A.S. Approves $20,000 for LiveSafe App

Santa Monica College Police Chief Johnnie Adams asked the Associated Students board of directors for $20,000 of the $28,000 price for another year's subscription to the security app, LiveSafe, at their Monday meeting on May 7. The school's administration has already provided the remaining $8,000.

After nearly an hour of questioning and discussion, the A.S. board unanimously approved the proposal. LiveSafe is a free app that would allow SMC students to register in order to participate in safety programs such as the ability to report suspicious activities they see on campus, call for help in a crisis without making a noise, and share their location in real time so their friends can keep an eye on them as they commute to school.

Despite support for the app from all A.S. board members, they requested that the administration, specifically Chief Adams, attempt to find a way to cover more of the cost in the future. Chief Adams responded that going through A.S. bodies is a funding strategy recommended by LiveSafe.

Adams said that when he asked how schools usually pay for the app, "What they [LiveSafe representatives] said is [that] they usually go through the student governments - this is a product that's for the students, so that's where they usually get that funding.

Though the board did ultimately approve the proposal, some board members, such as Vice President Jorge Sandoval and Secretary Ryan Ang, voiced their concern that A.S. was being asked to pay for this at all. Ang said, "Doesn't it say a lot about the character of the administrators if we have to go to them to convince them that 30 thousand students need to be protected? I'm sorry but that does not make sense at all."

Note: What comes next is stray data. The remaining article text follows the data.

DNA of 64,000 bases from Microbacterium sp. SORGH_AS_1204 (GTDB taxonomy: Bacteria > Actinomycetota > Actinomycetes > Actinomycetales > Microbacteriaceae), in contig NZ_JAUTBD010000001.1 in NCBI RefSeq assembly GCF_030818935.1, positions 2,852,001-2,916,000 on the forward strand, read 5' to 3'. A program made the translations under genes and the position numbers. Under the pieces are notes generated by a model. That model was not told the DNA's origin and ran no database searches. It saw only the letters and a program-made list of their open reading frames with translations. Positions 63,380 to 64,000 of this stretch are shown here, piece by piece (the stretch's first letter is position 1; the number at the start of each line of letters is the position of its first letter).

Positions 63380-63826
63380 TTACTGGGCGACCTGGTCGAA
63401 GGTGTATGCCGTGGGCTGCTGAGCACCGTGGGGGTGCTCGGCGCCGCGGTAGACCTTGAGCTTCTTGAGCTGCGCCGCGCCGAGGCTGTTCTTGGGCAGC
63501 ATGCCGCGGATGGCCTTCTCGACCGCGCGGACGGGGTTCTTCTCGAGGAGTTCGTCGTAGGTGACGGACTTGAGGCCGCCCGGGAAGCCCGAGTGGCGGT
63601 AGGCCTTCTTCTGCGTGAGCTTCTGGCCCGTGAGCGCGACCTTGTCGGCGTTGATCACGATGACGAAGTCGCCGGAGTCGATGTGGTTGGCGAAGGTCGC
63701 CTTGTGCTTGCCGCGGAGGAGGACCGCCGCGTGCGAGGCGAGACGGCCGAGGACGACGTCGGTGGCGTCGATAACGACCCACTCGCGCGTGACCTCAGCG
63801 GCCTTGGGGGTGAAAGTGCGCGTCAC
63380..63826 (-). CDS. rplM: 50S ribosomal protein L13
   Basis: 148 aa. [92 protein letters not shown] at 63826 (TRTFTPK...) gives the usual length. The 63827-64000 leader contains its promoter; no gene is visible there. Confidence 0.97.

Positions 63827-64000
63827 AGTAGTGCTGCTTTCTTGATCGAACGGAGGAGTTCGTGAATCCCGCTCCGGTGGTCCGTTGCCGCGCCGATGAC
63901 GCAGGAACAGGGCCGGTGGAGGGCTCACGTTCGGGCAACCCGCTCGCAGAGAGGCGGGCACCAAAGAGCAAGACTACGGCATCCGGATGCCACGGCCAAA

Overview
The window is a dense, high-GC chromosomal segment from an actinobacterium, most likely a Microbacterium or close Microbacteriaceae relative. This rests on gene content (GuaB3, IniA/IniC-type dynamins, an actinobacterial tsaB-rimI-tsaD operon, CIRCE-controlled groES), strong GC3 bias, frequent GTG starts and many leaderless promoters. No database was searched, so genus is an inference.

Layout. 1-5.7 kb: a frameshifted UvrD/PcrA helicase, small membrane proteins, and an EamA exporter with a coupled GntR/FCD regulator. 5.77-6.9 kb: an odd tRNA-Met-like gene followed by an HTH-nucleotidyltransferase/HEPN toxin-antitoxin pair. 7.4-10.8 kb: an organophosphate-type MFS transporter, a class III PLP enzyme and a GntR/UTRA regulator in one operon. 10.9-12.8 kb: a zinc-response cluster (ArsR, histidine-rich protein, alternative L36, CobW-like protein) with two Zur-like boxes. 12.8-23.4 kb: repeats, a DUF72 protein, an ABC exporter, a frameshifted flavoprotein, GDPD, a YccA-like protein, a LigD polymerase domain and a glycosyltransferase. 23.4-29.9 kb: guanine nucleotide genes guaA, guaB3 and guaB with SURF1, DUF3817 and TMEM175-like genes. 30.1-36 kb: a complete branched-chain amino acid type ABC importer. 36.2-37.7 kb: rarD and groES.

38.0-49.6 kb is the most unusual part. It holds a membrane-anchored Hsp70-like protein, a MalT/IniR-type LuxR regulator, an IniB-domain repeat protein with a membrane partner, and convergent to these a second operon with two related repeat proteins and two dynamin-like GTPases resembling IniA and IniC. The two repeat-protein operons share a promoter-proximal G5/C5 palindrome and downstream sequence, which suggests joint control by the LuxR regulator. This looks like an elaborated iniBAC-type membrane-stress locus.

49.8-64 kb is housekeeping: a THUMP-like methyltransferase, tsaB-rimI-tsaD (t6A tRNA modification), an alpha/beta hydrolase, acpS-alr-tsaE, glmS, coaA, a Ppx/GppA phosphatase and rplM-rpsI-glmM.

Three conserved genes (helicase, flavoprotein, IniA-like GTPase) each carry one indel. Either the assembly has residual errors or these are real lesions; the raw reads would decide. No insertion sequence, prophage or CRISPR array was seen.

Chief Adams took exception to the idea that the administration was not committed to student safety. "If you look at security and safety as layers, this is just one layer, the district has done quite a bit in safety," he said. "Millions of dollars that were spent on the electronic locks - over 800 cameras - they've spent a lot of money on those kind of things." 

Adams also pointed out that, since there are only 18 sworn and armed police officers to serve nearly 28 thousand students, the app would act as a "force multiplier," allowing the officers that are on campus to more effectively protect a large student population.

Despite this year's board members strong unwillingness to fully fund this proposal, last year's A.S. board members approved the full $28,000 for the same subscription. The price was set at $28,000 because roughly 28,000 students were attending SMC at that time. 

Vice President Sandoval proposed a solution to the board's reservations with the school's frequent use of A.S. funds, suggesting that the $1 per student be rolled into their online fees. "I just want to make it so [this service] continues forever, not just this semester - if it's online, and people have to pay for it, it's going to get funded and we'll always have this service." 

A.S. Faculty Advisor, Dr. Nancy Grass, explained that the only way to achieve this kind of an additional fee would be to propose a ballot measure, which would be voted on by all students. Chief Adams planned to work with Sandoval to input this ballot measure by the end of the semester.